What are organically grown vegetables?

A study published in July 2014 by scientists at Newcastle University (U.K)  in the British Journal of Nutrition, concluded that organic foods generally have more antioxidants, less cadmium, and less pesticide residue than conventionally grown products. Using data from 343 peer-reviewed papers comparing organic versus non-organic plant-based foods, researchers found that the overall nutritional benefits of organic foods generally outweigh those of their conventional counterparts. This study’s strength lies in the large number of other studies the scientists reviewed.

The team of scientists, led by Professor Carlo Leifert, concluded that there are “statistically significant, meaningful” differences, with a range of antioxidants being “substantially higher” – between 19 per cent and 69 per cent – in organic food. It is the first study to demonstrate clear and wide-ranging differences between organic and conventional fruits, vegetables and cereals. The researchers say the increased levels of antioxidants are equivalent to “one to two of the five portions of fruits and vegetables recommended to be consumed daily and would therefore be significant and meaningful in terms of human nutrition, if information linking these [compounds] to the health benefits associated with increased fruit, vegetable and whole grain consumption is confirmed”.


Organic can be grown with the use of chemicals – albeit from a list approved by various organisations across Europe and the UK

Not to put a damper on things but it was only two years prior to this that Stanford University published the results of ‘the most comprehensive study to date’ on organic and conventional foods which concluded that ‘organic foods have no more vitamins and nutrients than  traditionally grown produce.’  The Stanford University team had  reviewed more than 200 studies which compared either the health of those who ate organic and conventional foods, or, more commonly, nutrient and contaminant levels in the foods themselves. It included organic and non-organic fruits, vegetables, grains, meat, poultry, eggs and milk. Not only did the researchers discover organic food is not more nutritious, they also found that, although conventional foods contained more  pesticides, these chemicals were well within permitted limits and not harmful in any way.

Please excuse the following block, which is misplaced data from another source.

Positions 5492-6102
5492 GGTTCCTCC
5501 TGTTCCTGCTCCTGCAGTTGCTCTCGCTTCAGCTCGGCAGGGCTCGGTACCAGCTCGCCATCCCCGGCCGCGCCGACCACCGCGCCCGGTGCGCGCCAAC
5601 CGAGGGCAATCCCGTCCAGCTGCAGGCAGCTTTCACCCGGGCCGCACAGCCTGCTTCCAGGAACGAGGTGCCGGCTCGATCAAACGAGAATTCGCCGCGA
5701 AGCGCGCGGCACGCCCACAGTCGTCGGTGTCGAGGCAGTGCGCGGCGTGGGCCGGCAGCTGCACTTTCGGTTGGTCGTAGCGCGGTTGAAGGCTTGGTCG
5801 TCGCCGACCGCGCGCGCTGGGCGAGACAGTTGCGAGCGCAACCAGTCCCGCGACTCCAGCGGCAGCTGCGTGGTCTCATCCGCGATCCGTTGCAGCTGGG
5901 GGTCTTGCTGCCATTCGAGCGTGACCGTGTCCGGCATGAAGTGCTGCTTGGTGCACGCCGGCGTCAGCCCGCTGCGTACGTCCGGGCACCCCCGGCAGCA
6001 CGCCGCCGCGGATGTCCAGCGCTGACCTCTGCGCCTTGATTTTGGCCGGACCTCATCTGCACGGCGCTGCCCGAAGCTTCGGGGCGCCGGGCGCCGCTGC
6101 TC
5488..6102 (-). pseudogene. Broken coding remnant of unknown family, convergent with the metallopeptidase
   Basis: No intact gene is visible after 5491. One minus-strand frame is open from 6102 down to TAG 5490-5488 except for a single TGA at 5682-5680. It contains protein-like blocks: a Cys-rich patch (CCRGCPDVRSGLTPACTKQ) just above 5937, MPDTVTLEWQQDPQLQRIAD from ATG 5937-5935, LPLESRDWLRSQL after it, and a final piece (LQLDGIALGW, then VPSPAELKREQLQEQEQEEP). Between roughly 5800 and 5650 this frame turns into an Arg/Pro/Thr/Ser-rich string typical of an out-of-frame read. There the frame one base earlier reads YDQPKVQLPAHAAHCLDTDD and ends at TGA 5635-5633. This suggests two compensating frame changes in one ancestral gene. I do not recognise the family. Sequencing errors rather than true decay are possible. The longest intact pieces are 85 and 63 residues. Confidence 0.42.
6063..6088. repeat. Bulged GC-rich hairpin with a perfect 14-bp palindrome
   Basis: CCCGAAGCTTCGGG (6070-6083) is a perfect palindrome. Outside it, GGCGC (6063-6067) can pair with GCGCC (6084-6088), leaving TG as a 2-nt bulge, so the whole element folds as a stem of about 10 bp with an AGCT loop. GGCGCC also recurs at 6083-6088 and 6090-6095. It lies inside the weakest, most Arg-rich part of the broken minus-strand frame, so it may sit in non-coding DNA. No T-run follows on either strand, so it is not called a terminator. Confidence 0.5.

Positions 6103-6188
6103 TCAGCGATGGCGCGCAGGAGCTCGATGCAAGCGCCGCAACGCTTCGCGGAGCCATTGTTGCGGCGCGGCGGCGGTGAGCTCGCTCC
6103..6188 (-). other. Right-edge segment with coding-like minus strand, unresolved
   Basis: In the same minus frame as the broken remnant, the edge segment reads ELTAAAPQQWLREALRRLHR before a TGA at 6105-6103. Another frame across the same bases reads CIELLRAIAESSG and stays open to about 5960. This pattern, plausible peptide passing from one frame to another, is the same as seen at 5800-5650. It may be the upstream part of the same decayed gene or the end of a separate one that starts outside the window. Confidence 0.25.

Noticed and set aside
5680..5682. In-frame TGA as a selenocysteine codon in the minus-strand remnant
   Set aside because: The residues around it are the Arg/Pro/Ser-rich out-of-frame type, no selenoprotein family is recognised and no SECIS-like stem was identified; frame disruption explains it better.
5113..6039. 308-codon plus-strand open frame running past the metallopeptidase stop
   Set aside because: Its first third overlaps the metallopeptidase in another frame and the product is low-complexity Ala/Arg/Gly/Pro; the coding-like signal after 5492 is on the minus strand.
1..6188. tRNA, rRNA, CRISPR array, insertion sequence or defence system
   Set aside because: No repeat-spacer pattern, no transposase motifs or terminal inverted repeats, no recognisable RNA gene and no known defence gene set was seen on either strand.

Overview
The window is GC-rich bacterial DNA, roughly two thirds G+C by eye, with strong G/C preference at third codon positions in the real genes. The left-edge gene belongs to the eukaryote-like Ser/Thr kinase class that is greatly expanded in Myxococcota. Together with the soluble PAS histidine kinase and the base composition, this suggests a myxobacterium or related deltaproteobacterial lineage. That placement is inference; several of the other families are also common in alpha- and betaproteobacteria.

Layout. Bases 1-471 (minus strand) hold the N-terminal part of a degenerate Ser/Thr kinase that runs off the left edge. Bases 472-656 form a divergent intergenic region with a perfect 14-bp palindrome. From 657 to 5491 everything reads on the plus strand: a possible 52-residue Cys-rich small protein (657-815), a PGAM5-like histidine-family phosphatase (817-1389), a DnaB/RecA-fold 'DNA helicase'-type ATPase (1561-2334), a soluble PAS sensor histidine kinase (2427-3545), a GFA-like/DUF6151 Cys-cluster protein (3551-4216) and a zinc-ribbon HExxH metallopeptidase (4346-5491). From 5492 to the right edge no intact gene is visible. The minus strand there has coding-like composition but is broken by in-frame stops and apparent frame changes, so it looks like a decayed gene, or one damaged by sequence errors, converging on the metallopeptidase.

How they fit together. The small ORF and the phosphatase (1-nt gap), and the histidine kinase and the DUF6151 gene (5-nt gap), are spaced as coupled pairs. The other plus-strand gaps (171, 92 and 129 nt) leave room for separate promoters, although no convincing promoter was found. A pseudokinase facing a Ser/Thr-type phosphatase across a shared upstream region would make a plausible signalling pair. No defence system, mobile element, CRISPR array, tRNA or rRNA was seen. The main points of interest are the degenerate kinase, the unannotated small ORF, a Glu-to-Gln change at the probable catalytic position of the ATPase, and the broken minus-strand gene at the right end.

So if the leading scientists of the world can’t seem to agree on the benefits of organic produce, it seems rather difficult to expect consumers to come to a meaningful conclusion (although good marketing helps many organic food companies sway our decisions).  From a consumer point of view the main thing to bare in mind is that foods certified as organic can be grown with the use of chemicals – albeit from a list approved by various organisations across Europe and the UK. The main criterion for organic pesticides is that they are naturally derived, and some naturally derived substances have been controversial. Controversial natural pesticides include rotenone, copper,nicotine sulfate, rotenone and pyrethrum.

In the UK, it is the Soil Association which determines whether food can be certified as organic. Founder and director Patrick Holden says standards may not be perfect, but organic farmers strive for the “best developed practices for the application of sustainable agriculture”. Simon Laird of Angus Organics, which supplies organic produce to a leading supermarket, says that they use a copper sulphate to combat potato blight, but only in the quantities permitted by the Soil Association.

Riverford Organic Vegetables says the letter of organic ‘law’ means avoiding pesticides and chemicals, but founder Guy Watson says that if he uses any at all, it is in the region of 1% of what growers use in conventional farming methods. Such a small percentage may reassure some, but Professor Vivian Moses of CropGen, which looks at crop production and biotechnology, disagrees. He advocates the listing of permissible chemicals and additives on packaging. “Consumers should be fully informed about what they are purchasing, especially when they are having to pay a higher price,” he says.

Having now written this article, it has become even more clear how muddy the waters are on this topic. Safe to say; as long as you are eating a well balanced diet, whether they are organic or not, you will be better off than eating heavily processed foods which loose much of their nutrients in the process and are often made using cheap quality ingredients to begin with. For more information on all the above please visit the source articles: